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Testing and analysis of composites with 3D woven reinforcement

Time: Wed 2023-11-29 10.00

Location: D2, Lindstedtsvägen 5, Stockholm

Language: English

Subject area: Vehicle and Maritime Engineering

Doctoral student: Tomas Ekermann , Lättkonstruktioner, Farkostteknik och Solidmekanik

Opponent: Associate Professor Lars Pilgaard Mikkelsen, Technical University of Denmark

Supervisor: Malin Åkermo, Lättkonstruktioner, Farkost- och flygteknik, Farkostteknik och Solidmekanik; Stefan Hallström, Lättkonstruktioner, Flygteknik, Lättkonstruktioner

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QC 231106


Composites with three-dimensional (3D) reinforcement have several benefits, compared to laminated composites. Their through-thickness reinforcement increase the out-of-plane properties significantly and could eliminate problems with delaminations. Also, these composites have proven to have great damage tolerance and energy absorption. However, their complex yarn architectures make it challenging to predict their mechanical response and performance.

In this thesis different aspects of composites with 3D woven reinforcement are explored. The focus is on a specific yarn architecture, called fully interlaced 3D weave. The results are however not only limited to that specific 3D reinforcement but could to a certain extent also be applicable to 3D reinforcement in general.

Preforms with fully interlaced 3D weaves were manufactured and impregnated with epoxy. These were then examined in great detail with computer tomography (CT) to study the internal yarn architecture after impregnation. Analysis showed that the yarns were quite significantly distorted by the through-thickness compression during impregnation. The distortion was attributed to the relatively sparse weave, not supporting the through-thickness reinforcement, which therefore distorts and brings the rest of the yarns along with it. In parallel, a simulation model of the internal geometry of the manufactured material was developed. The simulation model was however not designed to include the distortions encountered in the physical material.

The manufactured material and its corresponding model was tested in a tensile test setup. Two different thicknesses of the material was manufactured as well as a corresponding composite with two-dimensional (2D) reinforcement. Results showed that the material with 2D reinforcement was stiffer and stronger than the ones with 3D reinforcement, which was attributed to the lower crimp in the 2D reinforcement. A difference in stiffness between the two 3D weaves was also found and addressed to the larger amount of surface layer in the thinner weave, where vertical weft yarns are aligned with the warp direction and contributing to the overall stiffness in that direction. Failure analysis of specimens tested in the warp direction showed that initial cracks form in the boundaries of vertical weft yarns, close to the material surface. For specimens tested in the horizontal weft direction, initial cracks were found through the vertical weft yarns at the surfaces. Both these findings were supported by results from the simulation model.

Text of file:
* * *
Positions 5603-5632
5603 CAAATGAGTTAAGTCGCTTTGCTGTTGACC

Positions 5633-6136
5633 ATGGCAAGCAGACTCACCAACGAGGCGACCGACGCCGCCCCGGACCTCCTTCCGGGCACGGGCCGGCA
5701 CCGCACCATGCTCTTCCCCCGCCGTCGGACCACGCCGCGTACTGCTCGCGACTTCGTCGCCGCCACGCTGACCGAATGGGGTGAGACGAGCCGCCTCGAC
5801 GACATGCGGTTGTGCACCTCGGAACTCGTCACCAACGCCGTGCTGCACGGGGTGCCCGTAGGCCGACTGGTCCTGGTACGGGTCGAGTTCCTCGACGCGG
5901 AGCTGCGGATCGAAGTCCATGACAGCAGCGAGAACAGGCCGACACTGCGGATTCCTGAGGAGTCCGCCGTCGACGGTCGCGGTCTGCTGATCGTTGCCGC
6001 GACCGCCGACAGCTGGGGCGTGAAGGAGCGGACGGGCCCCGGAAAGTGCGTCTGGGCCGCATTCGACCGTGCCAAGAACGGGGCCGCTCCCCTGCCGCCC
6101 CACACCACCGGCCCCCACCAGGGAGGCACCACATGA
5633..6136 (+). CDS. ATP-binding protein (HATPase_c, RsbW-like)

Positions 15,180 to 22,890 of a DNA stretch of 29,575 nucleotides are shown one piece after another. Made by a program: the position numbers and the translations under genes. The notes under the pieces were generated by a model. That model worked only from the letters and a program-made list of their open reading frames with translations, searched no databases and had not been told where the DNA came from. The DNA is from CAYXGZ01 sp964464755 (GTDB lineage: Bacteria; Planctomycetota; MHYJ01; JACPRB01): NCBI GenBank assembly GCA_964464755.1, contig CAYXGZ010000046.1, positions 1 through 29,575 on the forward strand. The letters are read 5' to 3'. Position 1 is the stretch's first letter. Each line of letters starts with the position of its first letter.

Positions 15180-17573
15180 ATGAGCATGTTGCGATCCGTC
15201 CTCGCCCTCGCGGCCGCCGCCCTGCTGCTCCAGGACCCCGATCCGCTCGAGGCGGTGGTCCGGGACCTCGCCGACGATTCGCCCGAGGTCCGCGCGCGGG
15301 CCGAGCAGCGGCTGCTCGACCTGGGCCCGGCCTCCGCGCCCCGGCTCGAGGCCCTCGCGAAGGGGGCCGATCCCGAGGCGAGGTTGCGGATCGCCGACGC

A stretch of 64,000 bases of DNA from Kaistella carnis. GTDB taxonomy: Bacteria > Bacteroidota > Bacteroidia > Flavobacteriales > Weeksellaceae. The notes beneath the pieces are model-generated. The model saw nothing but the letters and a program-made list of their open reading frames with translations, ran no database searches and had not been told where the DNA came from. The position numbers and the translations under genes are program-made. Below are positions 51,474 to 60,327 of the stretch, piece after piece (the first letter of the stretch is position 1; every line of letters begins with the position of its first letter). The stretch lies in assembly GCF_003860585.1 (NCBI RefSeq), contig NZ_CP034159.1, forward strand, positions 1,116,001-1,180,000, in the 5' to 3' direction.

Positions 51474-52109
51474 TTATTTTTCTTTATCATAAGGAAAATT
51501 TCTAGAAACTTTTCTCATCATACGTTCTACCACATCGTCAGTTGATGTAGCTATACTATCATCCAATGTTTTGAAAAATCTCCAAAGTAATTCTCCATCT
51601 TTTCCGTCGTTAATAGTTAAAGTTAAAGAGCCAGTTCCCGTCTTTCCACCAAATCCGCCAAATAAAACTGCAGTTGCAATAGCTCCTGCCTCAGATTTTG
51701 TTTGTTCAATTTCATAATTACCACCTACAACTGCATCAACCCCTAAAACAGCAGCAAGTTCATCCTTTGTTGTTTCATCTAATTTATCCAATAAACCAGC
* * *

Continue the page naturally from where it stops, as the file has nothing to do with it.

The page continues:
An application for composites with fully interlaced 3D weave was also explored, where it was integrated as a fillet in a composite T-joint. The scope here was to make a 3D reinforced fillet, having low transverse thermal expansion which would decrease the residual stresses in the fillet after curing. T-joints with conventional fillets and fillets with 3D woven reinforcement were manufactured and tested in a pull-off test. Results showed that T-joints with conventional fillets had higher strength, but also higher spread, than the ones with 3D reinforcement. The higher strength of T-joints with conventional fillets was attributed to their better ability to adapt to the T-joint cavity, while the fit was not as good for the 3D fillets. The lower spread in strength of the T-joints with 3D fillets was attributed to their lower sensitivity to minor flaws such as voids inside the fillet.